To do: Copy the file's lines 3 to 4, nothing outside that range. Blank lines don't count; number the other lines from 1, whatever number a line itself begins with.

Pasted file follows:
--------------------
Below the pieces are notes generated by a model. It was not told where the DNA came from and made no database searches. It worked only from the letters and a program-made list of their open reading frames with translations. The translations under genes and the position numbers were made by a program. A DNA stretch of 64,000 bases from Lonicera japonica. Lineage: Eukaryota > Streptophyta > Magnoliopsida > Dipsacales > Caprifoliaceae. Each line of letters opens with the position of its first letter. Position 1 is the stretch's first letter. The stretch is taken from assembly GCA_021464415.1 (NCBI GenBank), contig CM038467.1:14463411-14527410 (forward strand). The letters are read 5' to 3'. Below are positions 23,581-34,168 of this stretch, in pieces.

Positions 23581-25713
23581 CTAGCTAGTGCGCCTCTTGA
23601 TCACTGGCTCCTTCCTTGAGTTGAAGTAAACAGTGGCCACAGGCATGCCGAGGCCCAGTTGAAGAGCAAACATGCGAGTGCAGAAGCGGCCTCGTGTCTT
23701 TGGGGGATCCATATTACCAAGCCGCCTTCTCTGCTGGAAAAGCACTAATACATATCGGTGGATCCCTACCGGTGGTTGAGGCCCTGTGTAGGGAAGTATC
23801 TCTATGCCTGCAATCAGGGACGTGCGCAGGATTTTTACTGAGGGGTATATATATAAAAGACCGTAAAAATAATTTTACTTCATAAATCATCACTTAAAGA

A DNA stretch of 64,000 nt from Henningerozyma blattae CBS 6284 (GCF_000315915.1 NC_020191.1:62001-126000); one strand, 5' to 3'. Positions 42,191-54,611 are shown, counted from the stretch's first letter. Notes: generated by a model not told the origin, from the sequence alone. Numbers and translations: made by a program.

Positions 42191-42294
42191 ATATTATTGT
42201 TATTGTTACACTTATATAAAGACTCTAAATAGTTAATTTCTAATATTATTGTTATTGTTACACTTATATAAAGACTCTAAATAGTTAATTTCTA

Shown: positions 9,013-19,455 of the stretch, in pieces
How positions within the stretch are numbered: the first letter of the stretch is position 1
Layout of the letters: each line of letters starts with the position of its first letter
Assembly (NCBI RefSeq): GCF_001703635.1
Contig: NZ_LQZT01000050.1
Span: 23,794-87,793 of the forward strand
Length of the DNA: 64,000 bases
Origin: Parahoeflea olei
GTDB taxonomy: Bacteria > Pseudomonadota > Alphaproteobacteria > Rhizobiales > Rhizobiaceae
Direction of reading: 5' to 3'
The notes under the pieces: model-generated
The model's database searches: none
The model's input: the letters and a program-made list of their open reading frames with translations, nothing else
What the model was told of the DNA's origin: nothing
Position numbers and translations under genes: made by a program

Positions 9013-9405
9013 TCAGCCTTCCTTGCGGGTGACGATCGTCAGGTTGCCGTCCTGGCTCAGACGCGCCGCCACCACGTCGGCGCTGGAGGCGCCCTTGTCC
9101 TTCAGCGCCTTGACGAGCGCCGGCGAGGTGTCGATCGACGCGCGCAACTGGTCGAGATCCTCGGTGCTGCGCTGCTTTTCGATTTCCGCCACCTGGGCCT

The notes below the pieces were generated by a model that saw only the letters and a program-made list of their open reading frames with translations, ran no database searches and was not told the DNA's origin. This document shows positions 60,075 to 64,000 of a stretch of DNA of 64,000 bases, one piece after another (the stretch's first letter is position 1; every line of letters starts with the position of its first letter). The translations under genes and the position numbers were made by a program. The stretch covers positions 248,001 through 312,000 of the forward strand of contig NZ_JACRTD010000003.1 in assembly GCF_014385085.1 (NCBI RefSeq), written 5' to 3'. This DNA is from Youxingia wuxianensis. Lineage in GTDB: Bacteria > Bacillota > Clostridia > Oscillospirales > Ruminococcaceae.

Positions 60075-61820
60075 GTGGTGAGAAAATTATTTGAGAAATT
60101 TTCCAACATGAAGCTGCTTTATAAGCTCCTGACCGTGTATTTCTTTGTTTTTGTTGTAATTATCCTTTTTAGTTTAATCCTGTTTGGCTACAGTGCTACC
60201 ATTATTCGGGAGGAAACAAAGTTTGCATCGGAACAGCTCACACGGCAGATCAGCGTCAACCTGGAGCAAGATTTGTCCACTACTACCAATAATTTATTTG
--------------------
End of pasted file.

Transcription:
23581 CTAGCTAGTGCGCCTCTTGA
23601 TCACTGGCTCCTTCCTTGAGTTGAAGTAAACAGTGGCCACAGGCATGCCGAGGCCCAGTTGAAGAGCAAACATGCGAGTGCAGAAGCGGCCTCGTGTCTT